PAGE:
Product Development Process #1: Program Scoping

It’s critical to understand early in the product development process whether a product or service is feasible for your company. Program scoping—the first step in the product development process—involves discussing and understanding your proposed product or service at a high level with minimal investment.

Program Scoping: Product & Initial Scope Ideation

The program scoping phase’s intent is to be a quick, low-resource commitment activity. During this phase, the product or service idea will be quickly inspected to determine if it has value in pursuing. Your team will evaluate the idea and its scope through tools such as SWOT analyses.

Program scoping eliminates the serious time and cash flow spent on attempting to develop products that don’t fit your company’s strategy or market. Plus, without it, products or services that do fit lose the backbone they need for the best shot at success.

Items Included in the Program Scoping Stage

The ultimate goal of the program scoping phase is to decide whether a product or service is a positive or a negative. Then you’ll outline the requirements to move forward.

The program scoping stage includes items such as:

  • First-pass business case and program charter completion: During program scoping, you’ll develop a first-pass business case and a program charter that outlines the scope, timeline, resources required, cost of the project and more.
  • Idea screening analysis completion: You’ll answer questions pertaining to whether or not the product or service fits your company’s strategy and if the project is feasible. You’ll also get a feel for the market opportunity surrounding the product or service.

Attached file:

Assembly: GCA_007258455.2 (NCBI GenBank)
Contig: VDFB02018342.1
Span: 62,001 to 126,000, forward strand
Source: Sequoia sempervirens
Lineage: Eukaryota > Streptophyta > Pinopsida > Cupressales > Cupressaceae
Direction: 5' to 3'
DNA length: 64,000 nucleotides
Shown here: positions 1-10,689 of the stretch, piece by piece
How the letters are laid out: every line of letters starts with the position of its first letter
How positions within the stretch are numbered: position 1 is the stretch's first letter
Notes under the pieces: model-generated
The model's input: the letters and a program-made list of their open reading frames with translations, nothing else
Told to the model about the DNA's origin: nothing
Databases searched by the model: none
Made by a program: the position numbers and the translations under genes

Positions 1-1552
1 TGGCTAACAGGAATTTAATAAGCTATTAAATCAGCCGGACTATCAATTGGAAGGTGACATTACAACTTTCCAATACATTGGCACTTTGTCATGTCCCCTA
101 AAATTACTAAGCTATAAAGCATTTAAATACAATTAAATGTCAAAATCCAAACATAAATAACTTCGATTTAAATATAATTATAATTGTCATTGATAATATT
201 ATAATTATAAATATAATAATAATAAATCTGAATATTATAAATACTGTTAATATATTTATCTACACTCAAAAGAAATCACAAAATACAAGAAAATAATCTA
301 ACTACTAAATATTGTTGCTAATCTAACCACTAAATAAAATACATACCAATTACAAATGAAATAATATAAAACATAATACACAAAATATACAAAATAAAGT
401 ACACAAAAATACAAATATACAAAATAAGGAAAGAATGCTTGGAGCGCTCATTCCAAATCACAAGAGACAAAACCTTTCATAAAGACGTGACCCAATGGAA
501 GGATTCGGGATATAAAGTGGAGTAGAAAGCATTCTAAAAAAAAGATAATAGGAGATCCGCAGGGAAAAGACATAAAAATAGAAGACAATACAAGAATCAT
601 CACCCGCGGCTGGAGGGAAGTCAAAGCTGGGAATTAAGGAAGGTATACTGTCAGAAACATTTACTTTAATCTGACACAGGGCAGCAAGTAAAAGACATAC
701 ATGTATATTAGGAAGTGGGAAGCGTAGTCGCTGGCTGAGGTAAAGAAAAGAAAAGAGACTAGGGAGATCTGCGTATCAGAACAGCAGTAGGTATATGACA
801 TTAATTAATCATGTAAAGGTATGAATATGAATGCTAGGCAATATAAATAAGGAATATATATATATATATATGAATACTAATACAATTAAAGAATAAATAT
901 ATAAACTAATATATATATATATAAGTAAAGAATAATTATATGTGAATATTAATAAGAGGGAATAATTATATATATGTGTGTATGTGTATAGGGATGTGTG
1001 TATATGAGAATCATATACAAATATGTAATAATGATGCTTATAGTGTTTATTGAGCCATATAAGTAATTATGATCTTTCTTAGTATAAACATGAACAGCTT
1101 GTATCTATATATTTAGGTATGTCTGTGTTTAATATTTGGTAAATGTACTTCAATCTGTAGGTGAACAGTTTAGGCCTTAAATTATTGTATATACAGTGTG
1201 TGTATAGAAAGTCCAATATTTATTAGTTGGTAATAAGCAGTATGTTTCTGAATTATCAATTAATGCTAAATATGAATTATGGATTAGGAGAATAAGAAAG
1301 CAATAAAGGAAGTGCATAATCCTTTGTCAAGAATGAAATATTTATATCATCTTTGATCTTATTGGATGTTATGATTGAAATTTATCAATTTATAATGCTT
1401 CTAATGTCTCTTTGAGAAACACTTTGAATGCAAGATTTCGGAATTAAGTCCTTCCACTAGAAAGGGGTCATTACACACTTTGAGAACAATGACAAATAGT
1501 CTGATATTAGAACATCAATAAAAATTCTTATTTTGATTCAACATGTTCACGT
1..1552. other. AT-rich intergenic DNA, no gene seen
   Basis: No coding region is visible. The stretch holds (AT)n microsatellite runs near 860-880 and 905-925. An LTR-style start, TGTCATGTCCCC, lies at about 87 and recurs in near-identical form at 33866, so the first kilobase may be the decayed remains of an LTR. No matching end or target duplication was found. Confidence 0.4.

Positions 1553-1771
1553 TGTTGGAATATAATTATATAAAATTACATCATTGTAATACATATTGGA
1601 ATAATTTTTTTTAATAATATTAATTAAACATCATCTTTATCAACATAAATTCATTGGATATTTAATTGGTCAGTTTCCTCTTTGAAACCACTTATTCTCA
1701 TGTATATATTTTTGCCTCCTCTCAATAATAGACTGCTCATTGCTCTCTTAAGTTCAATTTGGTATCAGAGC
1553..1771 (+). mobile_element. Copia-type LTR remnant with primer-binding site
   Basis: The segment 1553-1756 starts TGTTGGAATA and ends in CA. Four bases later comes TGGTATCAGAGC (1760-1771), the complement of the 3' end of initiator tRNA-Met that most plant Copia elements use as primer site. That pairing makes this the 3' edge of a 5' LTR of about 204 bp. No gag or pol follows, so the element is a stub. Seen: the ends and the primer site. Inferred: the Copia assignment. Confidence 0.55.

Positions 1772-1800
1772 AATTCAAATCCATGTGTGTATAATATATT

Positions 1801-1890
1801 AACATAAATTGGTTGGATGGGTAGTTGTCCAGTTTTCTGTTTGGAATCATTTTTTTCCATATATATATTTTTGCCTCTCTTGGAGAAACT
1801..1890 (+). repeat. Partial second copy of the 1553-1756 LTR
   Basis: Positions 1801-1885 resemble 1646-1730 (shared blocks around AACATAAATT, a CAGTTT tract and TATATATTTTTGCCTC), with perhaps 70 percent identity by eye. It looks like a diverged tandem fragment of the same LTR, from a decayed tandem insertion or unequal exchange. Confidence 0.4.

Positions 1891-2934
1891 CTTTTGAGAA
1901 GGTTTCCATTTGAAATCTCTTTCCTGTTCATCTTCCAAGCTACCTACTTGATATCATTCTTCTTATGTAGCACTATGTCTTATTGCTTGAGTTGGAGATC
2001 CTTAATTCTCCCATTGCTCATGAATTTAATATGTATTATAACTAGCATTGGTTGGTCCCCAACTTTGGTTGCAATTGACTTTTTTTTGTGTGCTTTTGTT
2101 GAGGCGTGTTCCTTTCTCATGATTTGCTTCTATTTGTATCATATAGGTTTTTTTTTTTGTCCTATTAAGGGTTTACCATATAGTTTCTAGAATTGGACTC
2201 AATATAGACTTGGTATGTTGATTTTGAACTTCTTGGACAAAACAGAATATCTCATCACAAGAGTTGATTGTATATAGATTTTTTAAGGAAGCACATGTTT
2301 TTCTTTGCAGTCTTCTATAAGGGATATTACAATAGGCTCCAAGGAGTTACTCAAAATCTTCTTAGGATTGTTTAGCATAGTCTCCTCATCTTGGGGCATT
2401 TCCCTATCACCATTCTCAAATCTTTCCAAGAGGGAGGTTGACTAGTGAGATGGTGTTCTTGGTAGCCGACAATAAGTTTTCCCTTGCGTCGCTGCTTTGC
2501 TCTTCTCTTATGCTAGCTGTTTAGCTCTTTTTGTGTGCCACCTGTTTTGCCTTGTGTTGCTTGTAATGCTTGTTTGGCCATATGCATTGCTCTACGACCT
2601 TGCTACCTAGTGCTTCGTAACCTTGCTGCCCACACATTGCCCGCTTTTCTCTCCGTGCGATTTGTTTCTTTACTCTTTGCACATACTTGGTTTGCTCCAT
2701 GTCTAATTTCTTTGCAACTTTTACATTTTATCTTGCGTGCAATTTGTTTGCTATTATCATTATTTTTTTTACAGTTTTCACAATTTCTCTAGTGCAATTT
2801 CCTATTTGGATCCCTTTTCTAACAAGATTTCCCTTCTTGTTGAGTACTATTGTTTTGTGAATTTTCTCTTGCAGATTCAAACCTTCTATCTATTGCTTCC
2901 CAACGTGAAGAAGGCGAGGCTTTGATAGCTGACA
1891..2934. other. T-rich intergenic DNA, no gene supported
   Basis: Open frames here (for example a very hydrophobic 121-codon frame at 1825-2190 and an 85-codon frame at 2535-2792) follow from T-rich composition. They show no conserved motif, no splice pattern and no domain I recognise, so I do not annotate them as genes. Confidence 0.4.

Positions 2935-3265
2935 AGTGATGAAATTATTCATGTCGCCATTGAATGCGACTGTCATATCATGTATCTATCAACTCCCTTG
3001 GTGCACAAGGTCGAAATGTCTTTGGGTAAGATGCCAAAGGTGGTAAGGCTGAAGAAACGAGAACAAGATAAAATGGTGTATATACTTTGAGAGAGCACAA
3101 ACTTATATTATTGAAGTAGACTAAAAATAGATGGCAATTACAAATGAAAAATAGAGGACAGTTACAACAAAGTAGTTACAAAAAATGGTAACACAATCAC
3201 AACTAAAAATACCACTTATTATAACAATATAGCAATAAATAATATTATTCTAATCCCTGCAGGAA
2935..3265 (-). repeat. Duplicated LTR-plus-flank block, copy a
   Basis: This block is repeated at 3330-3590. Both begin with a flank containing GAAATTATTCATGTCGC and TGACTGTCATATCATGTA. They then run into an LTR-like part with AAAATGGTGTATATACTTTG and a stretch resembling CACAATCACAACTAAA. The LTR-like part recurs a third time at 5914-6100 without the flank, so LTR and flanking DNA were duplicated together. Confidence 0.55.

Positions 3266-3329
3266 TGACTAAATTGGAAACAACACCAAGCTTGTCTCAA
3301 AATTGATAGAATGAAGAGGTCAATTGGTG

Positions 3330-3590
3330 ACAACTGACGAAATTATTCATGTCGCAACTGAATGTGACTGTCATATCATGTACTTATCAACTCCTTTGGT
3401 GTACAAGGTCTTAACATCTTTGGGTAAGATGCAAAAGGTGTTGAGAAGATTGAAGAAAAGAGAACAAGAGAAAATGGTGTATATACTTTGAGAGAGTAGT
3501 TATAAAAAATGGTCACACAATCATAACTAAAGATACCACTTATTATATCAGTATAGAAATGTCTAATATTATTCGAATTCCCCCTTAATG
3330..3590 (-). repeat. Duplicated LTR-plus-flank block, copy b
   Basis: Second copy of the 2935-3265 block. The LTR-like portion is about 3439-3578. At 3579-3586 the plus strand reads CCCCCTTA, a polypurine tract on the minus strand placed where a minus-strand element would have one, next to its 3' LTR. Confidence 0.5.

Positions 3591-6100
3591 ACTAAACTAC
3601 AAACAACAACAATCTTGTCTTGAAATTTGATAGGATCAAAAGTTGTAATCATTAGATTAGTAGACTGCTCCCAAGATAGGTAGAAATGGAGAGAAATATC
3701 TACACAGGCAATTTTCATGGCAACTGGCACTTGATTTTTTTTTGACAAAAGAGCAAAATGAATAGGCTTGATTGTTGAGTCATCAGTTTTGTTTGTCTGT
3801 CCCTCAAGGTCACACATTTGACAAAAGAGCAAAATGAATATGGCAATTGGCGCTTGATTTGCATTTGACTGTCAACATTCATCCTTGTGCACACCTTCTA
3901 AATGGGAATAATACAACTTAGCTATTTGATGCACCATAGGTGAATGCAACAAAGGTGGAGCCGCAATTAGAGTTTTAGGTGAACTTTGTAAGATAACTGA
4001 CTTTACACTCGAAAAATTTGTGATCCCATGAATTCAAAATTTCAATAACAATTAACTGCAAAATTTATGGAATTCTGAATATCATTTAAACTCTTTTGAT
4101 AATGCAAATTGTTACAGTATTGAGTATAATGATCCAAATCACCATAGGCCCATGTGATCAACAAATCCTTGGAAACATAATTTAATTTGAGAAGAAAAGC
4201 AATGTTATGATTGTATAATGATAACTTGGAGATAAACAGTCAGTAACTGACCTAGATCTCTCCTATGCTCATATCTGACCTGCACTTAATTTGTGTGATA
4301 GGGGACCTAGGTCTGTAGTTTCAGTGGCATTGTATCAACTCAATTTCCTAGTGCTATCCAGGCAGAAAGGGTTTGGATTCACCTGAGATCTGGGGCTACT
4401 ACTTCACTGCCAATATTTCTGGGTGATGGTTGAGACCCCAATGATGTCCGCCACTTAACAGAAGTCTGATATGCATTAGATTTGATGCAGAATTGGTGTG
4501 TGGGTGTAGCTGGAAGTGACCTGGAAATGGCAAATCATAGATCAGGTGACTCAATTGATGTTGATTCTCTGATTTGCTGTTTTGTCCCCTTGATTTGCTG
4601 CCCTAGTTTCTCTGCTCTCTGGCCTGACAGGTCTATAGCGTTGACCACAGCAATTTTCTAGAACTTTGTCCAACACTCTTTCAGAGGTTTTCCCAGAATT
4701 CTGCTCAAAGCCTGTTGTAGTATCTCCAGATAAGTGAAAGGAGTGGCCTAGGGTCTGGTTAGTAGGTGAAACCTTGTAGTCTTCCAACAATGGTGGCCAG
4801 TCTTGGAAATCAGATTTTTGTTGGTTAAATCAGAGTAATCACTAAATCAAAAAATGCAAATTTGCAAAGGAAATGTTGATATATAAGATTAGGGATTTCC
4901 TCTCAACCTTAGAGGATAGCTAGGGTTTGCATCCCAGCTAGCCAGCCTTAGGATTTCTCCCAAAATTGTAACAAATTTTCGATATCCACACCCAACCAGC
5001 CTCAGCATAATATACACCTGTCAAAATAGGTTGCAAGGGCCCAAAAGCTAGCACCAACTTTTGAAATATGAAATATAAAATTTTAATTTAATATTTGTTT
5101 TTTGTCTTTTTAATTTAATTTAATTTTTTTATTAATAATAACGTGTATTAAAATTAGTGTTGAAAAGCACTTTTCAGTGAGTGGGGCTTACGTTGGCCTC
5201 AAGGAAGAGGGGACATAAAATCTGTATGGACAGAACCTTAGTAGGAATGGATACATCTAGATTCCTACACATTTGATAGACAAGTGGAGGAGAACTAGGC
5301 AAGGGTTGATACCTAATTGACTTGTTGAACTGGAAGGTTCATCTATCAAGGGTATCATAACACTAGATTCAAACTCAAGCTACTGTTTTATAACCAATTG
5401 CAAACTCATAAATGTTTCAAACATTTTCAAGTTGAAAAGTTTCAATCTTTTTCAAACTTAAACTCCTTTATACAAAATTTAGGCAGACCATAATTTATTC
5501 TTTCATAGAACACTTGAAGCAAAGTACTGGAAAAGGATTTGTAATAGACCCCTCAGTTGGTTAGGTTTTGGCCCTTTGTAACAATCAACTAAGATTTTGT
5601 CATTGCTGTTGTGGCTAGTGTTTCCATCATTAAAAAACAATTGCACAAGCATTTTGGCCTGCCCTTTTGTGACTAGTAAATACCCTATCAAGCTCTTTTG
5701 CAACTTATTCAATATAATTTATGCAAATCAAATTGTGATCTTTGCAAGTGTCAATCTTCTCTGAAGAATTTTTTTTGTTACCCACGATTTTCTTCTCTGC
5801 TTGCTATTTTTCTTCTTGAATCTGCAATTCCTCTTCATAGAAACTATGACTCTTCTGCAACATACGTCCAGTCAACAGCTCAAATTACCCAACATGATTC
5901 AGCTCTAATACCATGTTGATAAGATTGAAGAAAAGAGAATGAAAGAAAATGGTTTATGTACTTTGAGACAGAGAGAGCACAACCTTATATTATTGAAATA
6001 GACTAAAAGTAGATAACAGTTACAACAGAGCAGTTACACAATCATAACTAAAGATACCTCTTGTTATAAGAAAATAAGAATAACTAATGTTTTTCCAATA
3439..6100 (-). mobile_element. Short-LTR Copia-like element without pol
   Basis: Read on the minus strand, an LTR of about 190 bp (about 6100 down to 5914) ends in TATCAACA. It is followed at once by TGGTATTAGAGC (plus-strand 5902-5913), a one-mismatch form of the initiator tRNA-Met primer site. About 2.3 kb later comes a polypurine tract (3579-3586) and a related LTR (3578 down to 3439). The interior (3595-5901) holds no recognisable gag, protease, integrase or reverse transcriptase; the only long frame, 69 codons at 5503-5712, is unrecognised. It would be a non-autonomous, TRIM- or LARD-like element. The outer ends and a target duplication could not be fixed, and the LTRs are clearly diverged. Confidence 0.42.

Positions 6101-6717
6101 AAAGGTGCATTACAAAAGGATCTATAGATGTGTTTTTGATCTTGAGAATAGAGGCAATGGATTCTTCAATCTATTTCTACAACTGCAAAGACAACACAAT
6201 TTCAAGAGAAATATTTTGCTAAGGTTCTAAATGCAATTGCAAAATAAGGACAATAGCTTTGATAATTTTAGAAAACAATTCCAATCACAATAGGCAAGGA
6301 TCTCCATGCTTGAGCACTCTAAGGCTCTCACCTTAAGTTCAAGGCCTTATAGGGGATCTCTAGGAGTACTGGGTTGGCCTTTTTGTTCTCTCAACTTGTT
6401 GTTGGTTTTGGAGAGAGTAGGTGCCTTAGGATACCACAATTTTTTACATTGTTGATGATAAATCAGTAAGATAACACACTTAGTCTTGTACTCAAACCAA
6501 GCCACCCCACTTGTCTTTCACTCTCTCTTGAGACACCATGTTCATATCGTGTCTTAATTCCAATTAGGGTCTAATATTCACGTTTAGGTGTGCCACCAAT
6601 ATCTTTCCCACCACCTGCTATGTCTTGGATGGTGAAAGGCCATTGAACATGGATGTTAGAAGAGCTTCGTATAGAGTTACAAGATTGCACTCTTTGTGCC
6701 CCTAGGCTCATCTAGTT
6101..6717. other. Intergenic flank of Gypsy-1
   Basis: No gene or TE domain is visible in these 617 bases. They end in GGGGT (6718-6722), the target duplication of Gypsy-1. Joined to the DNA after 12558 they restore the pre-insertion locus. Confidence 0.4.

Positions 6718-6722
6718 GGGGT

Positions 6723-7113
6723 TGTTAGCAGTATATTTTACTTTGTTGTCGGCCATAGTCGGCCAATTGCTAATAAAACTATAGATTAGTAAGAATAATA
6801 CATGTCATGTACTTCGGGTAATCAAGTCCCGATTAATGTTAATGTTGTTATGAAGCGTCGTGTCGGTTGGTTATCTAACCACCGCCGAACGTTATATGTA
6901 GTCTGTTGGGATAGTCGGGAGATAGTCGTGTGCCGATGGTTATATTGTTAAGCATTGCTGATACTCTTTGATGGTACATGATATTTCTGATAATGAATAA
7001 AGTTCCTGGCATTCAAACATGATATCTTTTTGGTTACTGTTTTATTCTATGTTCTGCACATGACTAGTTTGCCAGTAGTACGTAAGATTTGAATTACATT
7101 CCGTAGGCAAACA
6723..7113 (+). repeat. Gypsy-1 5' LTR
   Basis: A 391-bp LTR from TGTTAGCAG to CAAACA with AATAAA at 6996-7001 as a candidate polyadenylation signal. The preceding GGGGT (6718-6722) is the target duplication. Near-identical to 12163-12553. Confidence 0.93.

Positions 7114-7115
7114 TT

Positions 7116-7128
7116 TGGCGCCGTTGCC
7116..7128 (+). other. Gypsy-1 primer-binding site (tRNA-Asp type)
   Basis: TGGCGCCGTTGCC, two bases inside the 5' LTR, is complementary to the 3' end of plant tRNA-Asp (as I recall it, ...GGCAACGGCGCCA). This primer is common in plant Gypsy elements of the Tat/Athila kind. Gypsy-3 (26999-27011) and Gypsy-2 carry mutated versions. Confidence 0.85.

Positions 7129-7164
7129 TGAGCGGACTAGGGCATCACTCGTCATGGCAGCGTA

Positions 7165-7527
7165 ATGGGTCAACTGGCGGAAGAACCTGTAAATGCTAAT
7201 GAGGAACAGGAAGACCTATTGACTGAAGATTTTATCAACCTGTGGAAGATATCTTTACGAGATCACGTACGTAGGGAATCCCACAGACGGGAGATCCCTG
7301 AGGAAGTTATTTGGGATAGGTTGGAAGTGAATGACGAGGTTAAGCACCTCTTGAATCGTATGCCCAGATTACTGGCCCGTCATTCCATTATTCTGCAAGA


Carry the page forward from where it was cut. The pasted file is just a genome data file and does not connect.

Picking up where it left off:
• Team members and leader propositions: Your program scope must include the proposed members of the project team and the leaders of the project to ensure success. This outlines who may be responsible for each part of the process from start to finish.
  • First gate approval: At the end of the program scoping process, if the product or service meets all requirements, the project will gain approval at the first gate, or Gate 1. This moves the project on to the team to further develop the detailed business case.

If the project receives a negative Gate result at the end of the program scoping phase, you’ll the need to decide to either shelf the project for another time or kill it altogether.

The RFA and Matric product development process is a derivative of the Stage Gate® process developed by Robert Cooper.

Moving Forward With Your Product? Call RFA & Matrix.

Although product development and the program scoping phases won’t guarantee success, they’ll give your project its best chance. To learn more about RFA’s product development and manufacturing support or Matrix’s engineering consulting, give us a call at 952-843-2700 or send us a message.


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